Far more is at stake from identity theft than financial injury alone, and recovering from the crime can be costly and time-consuming, an ex-RCMP officer warned Thursday.
Gerry MacKinnon represents Legal Shield and Kroll Backround America, two companies that specialize in helping victims of identity theft. His presentations are more than sales pitches, he said.
"I call it education," MacKinnon said while giving a set of group sessions at Ora Restaurant. "In 40 years of law enforcement, I've seen so many people hurt. . . . It's important for people to understand what's out there, and is it going to go away? No."
Identity theft involves the use of someone else's personal data for illegal advantage. While the crime is often associated with credit card theft, that's only one of five varieties. Other forms include theft of medical insurance numbers, driver's licences and social insurance numbers, MacKinnon said.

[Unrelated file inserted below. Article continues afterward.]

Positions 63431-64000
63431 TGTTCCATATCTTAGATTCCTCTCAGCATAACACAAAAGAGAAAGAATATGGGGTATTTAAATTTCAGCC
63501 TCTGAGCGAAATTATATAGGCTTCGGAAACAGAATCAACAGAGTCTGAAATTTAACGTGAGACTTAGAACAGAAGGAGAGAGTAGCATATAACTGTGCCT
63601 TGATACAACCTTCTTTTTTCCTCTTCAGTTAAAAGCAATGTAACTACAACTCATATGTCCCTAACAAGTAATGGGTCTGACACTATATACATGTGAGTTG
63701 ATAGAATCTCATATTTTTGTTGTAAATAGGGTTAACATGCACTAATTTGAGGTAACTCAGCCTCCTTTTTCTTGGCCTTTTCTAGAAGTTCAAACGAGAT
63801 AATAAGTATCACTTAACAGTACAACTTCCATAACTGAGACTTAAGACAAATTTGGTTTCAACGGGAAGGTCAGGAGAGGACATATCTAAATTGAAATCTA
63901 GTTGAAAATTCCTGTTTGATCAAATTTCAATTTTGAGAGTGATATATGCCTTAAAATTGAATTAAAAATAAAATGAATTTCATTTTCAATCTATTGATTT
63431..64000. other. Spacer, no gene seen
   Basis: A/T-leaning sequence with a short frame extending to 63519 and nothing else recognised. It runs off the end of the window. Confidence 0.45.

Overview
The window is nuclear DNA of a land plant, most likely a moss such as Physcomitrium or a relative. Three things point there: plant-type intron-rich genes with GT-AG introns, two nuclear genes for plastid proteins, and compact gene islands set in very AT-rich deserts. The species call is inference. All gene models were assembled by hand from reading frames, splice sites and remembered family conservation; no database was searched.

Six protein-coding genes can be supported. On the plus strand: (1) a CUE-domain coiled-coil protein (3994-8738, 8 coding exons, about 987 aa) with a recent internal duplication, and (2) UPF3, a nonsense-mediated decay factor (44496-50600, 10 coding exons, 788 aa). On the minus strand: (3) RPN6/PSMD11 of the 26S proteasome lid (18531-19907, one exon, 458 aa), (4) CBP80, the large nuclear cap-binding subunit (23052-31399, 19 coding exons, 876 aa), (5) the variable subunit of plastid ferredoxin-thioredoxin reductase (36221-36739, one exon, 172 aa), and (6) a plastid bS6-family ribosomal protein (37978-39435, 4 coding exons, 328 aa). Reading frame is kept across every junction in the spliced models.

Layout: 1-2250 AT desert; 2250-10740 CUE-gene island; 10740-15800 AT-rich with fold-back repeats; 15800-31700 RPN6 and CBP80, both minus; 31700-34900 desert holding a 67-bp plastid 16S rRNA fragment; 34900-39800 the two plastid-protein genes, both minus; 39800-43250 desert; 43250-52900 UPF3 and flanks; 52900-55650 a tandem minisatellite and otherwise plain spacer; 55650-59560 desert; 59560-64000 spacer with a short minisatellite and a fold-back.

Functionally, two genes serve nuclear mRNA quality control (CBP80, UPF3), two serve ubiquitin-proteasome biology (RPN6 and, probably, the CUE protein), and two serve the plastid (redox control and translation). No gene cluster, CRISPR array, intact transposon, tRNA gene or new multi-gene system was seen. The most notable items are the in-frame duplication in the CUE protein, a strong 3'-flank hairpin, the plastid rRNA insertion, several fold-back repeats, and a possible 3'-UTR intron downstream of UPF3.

False personation is yet another form of identity theft, one that can destroy reputations and even innocent lives, provoking suicides in some cases, MacKinnon noted. When criminals forge a false identity using multiple elements of stolen identification, it's called synthetic identity theft.
"If any one of these happened to you, what time frame would it take to clean it up," McKinnon asked. His estimate is 600 hours, the equivalent of 15 weeks of missed work.
Social insurance numbers are particularly vulnerable because no one's watching, he said.
"I could get yours right now." He cited one case in which $75,000 was fraudulently charged through SIN theft. Retail clerks sometimes ask for the number, but MacKinnon tells consumers to provide it only when depositing money in a bank.
As for driver's licence theft, B.C. motorists are safeguarded in this province through a check done yearly when they renew their auto insurance, MacKinnon said.
The firms he represents recognized an increase in identity theft and are the only ones offering coverage of this type, he said. The coverage includes legal consultation and assistance in restoring credentials.
© Kamloops Daily News